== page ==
DALLAS - The two major North Texas-based airlines say travel is beginning to come back.
Dallas-based Southwest and Fort Worth-based American both reported earnings Thursday.
Both carriers said the worst is behind them.
American and Southwest airlines said domestic bookings are up for summer and fall.
Vaccinations and pent up demand are key driving factors.
But economists and travel experts said business and international travel still lag behind.
Southwest Airlines is the first major U.S. carrier to report a profit since the pandemic started, with a $116 million profit in the first quarter.
In an earnings call Thursday, CEO Gary Kelly said, without a second round of funding from the federal Payroll Support Program, Southwest would have lost $1 billion.
"It was much needed. We're very grateful we're the only airline that avoided pay cuts, layoffs, furloughs and the like," Kelly said.
SMU economist Mike Davis had been skeptical of the federal bailout for the airline industry.
"When Southwest says that, it means it may have worked a little bit, it may have been a little more expensive then it needed to be," Davis explained.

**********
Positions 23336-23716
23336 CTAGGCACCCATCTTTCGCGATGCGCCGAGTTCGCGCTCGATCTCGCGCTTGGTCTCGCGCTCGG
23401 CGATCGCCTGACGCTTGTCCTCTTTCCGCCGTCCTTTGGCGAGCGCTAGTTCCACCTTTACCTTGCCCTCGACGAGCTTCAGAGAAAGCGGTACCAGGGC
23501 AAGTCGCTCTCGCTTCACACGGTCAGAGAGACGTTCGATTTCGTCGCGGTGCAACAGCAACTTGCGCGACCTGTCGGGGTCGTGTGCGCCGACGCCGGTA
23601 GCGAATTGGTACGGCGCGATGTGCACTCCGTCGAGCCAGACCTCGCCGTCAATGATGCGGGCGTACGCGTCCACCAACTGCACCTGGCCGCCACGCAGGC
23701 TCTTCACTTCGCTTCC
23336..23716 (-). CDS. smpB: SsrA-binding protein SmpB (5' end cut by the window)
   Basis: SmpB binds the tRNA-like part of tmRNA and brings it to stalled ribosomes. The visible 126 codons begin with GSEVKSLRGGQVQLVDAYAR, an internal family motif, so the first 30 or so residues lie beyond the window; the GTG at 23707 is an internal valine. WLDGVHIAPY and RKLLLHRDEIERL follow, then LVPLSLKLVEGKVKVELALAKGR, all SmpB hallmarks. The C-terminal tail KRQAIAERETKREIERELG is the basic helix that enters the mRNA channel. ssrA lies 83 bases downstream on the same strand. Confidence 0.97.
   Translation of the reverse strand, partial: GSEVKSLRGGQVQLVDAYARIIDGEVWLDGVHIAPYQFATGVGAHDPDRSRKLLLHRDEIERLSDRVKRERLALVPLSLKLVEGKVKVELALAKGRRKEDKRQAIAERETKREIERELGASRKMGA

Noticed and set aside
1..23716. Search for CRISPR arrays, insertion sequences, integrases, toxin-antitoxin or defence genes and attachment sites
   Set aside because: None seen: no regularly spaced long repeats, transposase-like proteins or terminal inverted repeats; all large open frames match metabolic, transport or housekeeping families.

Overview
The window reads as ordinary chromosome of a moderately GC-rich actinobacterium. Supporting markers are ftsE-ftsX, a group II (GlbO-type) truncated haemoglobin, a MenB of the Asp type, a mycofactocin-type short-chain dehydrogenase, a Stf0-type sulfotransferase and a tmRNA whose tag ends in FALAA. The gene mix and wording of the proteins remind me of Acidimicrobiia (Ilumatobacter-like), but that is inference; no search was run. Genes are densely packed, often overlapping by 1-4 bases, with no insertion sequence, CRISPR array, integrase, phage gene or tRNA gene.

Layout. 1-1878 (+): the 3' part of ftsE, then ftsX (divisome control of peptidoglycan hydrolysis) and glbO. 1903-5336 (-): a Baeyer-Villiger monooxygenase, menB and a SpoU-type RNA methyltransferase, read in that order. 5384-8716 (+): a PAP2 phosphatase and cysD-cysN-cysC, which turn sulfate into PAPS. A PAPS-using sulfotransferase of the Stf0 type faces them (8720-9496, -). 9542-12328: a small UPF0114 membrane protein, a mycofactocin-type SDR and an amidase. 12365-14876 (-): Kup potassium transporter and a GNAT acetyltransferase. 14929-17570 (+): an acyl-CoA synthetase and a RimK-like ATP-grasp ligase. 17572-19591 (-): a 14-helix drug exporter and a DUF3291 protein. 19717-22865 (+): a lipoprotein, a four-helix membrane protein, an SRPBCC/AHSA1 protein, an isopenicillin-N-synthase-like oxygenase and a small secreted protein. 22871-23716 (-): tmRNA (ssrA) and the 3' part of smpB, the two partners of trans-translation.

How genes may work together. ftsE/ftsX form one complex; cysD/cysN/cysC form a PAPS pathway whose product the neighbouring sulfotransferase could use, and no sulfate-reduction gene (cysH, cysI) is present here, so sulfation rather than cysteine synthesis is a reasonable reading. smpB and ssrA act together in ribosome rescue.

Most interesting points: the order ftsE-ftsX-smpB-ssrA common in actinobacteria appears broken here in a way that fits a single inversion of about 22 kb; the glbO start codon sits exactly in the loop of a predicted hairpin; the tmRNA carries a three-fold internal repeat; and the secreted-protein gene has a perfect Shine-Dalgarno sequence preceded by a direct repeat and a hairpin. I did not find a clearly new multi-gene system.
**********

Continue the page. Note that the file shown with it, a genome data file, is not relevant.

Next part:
American Airlines reported a $1.2 billion loss in the first quarter.
Still, in its earnings call, CEO Doug Parker said the Fort Worth-based carrier is finally starting to see the light at the end of the tunnel. All furloughed pilots being called back to work.
"During our busiest day of the quarter, we had more than 430,000 flights on our aircraft. That's the highest we've had since March 2020," Kelly said.
Gabe Saglie is the senior editor for TravelZoo.
"There's really overwhelming numbers that show travelers are willing to get the vaccine," Saglie said.
He said results of their summer travel trends survey show 60% of people plan to reach their destination by plane, and that's way up.
"We're seeing some very healthy numbers. Projections for summer, fall, and into the holiday season of 2021 look very, very promising," he said.
For domestic flights at least.
International travel has a ways to go.
"We know there's a lot of places in the world that American likes to fly to that hasn't done very well with the pandemic. Europe is lagging behind the U.S., South American is way behind the U.S. So these international routes are going to take longer to recover," Davis said.
Southwest Airlines planes on the tarmac at Chicago's Midway Airport in Chicago. (KAREN BLEIER/AFP via Getty Images)
Because demand for domestic travel is increasing, so are airline prices.
Saglie expects that trend to continue. He suggests that if people know where they plan to fly to, between now and the end of the year, consider booking sooner than later.